The critical phase of adapting Enterprise 2.0 in your organisztion

There are a lot of fantasy around E20, many positive things can start and flourish in the organisation as E2 consultants tell you, but how to get there? how to make your organisation be like that fancy world. Adapting E20 in an organisation has many rational and expected steps:

  1. Defining a problem to solve: Usually a communication or knowledge management problem, sometimes lake of innovation by itself can be a problem, as clear and measurable the problem is defined as the ease of defining your ROIs. You can also include some encouraging facts about the competitive workplace and skills recruiting
  2. Map that problem to a certain processes and cases: Means finding where are these problems; by certain case examples or to describe where in the business preocesses E20 will fit
  3. Chose the tools and vendors to accomplish these tasks: With explaining why for each one of them; solving the organisations problems have to be clear in these tools
  4. Specify a pilot department: I advise you to start with somewhere in the IT that is in a relation with the team that will implement E20. Beyond the technical benefits, this will start one the core directives of E2, which is the social interaction, there might be many subjects to talk about between these two teams, and they’re work areas might be related, so there will be a lot of content, that will encourage others
  5. Involve higher management: It’s a workplace, and employees like to be visible, their work, contributions and personalities, if they know that they’re at sight, they will be encouraged
  6. Market the success to others: It makes sense that the experiment can socially expand by itself, but this is only if it was so good to be true; you have to tell the others in commercial way so they will be encouraged
  7. Employ back the organisational experience: Since both the desired and undesired results of E2 are unexpected, you also have to be ready for the undesired ones, the new transparency and democracy may result in some conflicts, contractings with the old ways of doing things or wastes of time; depending on the culture of the organisation these should be resolved, and preferably by communicating with the same tools, since you want to fix the communication. Also you have to find all the positive results and encourage them.
So, where is the critical phase? It is steps 4, 5, and 6 since all the things before that is theories and after that is also critical, but not for your organisation only but for everyone else, since this practice is new, and there are not yet long run cases to refer to, you have to keep your knowledge up to date.
Here are some references that I read before writing this artilce:

Why social media is legally risky?

Social media is a huge change in people’s lives, you can see this statistics about Facebook that explains it:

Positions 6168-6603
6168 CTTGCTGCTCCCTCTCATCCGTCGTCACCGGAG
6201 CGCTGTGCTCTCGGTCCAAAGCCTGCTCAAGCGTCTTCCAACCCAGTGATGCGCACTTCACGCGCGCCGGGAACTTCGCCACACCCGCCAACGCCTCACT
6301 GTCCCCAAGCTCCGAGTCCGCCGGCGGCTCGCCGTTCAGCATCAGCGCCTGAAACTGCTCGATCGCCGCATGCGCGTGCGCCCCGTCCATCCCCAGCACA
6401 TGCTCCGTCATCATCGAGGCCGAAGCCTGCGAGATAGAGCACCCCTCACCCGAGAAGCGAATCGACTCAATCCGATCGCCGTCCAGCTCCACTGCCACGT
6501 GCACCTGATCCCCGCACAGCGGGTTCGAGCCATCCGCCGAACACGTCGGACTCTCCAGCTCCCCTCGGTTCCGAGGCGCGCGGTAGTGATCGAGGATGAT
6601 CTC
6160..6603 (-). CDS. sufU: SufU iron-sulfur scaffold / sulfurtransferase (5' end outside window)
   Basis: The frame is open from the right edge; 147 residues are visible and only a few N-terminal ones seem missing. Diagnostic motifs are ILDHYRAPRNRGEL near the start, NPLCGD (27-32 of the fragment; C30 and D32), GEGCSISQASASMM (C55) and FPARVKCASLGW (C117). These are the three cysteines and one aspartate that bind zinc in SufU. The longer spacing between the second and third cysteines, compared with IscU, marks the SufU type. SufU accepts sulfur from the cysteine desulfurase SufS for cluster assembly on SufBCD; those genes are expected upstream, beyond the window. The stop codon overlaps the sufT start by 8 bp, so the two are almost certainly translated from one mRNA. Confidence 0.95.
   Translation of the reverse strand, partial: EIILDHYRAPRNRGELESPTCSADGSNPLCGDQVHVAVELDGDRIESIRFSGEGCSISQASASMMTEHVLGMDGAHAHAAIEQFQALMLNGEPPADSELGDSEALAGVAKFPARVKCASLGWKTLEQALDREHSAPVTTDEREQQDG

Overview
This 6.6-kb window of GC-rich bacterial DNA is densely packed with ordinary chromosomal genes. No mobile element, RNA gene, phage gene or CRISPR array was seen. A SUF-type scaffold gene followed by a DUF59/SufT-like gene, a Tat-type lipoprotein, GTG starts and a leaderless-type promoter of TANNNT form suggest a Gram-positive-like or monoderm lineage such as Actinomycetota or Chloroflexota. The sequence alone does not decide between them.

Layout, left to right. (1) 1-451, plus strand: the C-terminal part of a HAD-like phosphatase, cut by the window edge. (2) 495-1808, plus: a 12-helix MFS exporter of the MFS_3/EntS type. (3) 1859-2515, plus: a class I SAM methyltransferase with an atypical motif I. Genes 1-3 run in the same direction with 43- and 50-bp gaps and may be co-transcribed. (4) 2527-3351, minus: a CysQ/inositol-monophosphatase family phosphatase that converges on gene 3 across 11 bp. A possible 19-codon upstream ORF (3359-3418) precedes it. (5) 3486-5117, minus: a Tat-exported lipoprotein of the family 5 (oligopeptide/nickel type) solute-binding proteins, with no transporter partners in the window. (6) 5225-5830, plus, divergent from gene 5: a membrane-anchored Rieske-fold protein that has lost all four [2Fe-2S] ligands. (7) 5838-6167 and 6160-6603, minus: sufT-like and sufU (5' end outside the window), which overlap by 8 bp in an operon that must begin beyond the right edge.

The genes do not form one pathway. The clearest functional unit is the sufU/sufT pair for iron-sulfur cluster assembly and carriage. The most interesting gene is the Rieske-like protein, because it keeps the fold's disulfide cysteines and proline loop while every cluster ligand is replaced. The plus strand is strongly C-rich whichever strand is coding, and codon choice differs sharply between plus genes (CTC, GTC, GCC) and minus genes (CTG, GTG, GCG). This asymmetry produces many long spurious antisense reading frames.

companies found their customers as well as employees evolving in this new communication heap. What if our employees said anything in their social profiles, is it considered the corporates opinion?  Is the risk comes from joining the crowd and has, for example, a Facebook page or ignoring the change to prevent offending.

If a company paid for an employee 8 hours a day, is anything they contribute to social media at this time belongs to them?

If a company is interviewing someone for a job, can they consider his personal appearance and posts on social media as criteria?

Could I as a customer jump in a company’s Facebook page and type or tweet all offends that I can?

To answer these endless-looking questions, ask them again with removing the social media element, so, if an employee said anything in her/his paid time is it belongs to the company? Of course not, simple! Can I go to a company’s branch and shout to the reception about their bad services, they will work it out! It always happens. If a company wants to hire someone, they will notice his personality as much as they can; they also can ask anyone about him or her.

The biggest problem with social media, is everything is documented, and that what makes most of the struggle, the second thing is, it’s hard to find the boundaries that control what you’ve published about yourself or not, and . Since I was using the internet before the Web 2.0 boom, I was able to control my appearance on the web, and by the time passes, I was losing control until finally, Googling my name will have many things that I didn’t know that they’re there, hoping there is nothing bad buried in my memory but not in Google’s memory.

In courts, single evidence is enough to make all the difference, and we are leaving everything possible behind us.

It is very important that lawyers –or anybody works in the justice sector- understand the importance of the data on social media, not only to avoid the risk for their clients but also for themselves. This is clear in Stoam Holding case 2 years ago when Stoam lawyer Drew Ledbetter used a juror’s tweet as an evidence, and these tweets were seriously taken as evidence with their tweeting time.

And since the social media boom is still growing, it’s not clear how it will change to the legal aspect of our life, and what other legal related traps it will create.